[The following is an exact transcript of this podcast.]
At a crowded party, it seems like it would be hard to hear the person you’re talking to over all the clinking glasses, the chatter and laughter. But somehow, your brain filters out all the noise. Scientists have known about this useful ability for over 50 years—it’s called the cocktail party effect. But they’re still trying to figure out how the brain does it. A new study in the journal Public Library of Science Biology hints at an answer.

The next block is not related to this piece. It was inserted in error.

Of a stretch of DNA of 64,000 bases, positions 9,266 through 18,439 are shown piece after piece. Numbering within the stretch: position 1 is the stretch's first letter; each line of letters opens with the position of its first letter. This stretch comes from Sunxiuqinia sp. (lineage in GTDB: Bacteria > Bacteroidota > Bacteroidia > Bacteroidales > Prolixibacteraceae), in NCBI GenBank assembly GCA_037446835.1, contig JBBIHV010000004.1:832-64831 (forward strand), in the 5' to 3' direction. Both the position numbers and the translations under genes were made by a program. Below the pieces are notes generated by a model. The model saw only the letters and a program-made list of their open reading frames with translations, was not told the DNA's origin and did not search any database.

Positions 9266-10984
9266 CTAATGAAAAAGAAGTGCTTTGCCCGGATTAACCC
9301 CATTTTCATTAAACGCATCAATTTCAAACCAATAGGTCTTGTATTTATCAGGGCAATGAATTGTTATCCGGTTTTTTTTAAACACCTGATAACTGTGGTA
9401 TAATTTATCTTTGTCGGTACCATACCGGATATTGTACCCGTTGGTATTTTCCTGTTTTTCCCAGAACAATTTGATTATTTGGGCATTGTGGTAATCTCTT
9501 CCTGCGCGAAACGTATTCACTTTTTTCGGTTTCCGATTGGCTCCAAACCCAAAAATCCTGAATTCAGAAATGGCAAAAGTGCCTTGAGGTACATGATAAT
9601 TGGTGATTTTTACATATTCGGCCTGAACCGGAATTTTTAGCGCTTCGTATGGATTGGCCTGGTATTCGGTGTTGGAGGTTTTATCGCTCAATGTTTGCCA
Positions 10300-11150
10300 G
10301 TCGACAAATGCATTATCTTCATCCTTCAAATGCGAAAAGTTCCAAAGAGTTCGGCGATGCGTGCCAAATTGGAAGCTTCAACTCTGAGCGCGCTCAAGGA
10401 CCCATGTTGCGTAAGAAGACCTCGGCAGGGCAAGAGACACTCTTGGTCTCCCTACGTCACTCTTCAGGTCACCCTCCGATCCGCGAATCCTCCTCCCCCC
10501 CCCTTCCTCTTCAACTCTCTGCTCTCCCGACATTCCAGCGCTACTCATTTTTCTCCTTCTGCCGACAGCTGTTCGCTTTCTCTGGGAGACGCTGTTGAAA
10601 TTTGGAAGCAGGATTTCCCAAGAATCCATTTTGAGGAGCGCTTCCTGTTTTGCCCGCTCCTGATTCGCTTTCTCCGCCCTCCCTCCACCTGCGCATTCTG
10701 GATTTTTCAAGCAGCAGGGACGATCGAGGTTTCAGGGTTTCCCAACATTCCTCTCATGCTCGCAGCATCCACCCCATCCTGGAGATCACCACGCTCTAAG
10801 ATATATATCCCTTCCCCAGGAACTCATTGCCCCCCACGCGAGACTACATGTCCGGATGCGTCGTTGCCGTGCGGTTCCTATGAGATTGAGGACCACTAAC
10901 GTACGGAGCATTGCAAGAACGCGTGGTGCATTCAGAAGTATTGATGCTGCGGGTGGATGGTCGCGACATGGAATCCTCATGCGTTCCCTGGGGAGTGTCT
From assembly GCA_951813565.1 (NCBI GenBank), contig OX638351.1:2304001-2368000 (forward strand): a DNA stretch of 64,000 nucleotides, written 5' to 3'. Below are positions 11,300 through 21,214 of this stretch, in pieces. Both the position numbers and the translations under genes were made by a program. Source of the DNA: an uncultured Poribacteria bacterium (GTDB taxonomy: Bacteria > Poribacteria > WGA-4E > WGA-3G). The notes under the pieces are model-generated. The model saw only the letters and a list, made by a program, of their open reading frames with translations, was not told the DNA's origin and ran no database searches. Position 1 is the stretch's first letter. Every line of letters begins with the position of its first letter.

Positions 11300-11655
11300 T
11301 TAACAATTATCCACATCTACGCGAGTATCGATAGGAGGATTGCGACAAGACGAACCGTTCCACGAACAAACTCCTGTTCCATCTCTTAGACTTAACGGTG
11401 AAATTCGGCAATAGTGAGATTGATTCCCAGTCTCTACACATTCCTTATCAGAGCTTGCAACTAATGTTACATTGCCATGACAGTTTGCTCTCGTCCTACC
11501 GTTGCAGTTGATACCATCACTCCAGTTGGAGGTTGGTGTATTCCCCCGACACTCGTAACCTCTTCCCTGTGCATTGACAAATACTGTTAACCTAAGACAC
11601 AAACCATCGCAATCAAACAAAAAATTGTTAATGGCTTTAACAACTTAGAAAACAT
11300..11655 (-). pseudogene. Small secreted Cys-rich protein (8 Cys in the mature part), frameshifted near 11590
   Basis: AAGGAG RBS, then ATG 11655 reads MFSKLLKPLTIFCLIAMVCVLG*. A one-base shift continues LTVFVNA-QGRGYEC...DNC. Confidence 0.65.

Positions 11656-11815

Neuroscientists played one repeating tone to volunteers, along with a bunch of louder, distracting tones of different pitches. The participants pressed a button if they heard the right tone. Meanwhile, the researchers were monitoring the subjects’ brain activity. Turns out even when the subjects didn’t think they could detect the repeating tone, it still traveled from the inner ear to the auditory cortex. Somewhere after that initial processing, though, it got discarded before the person was consciously aware of it. So all those other conversations at a party probably likewise make it into your brain. But they get thrown away before you’re aware of them. Unless of course, you’re eavesdropping.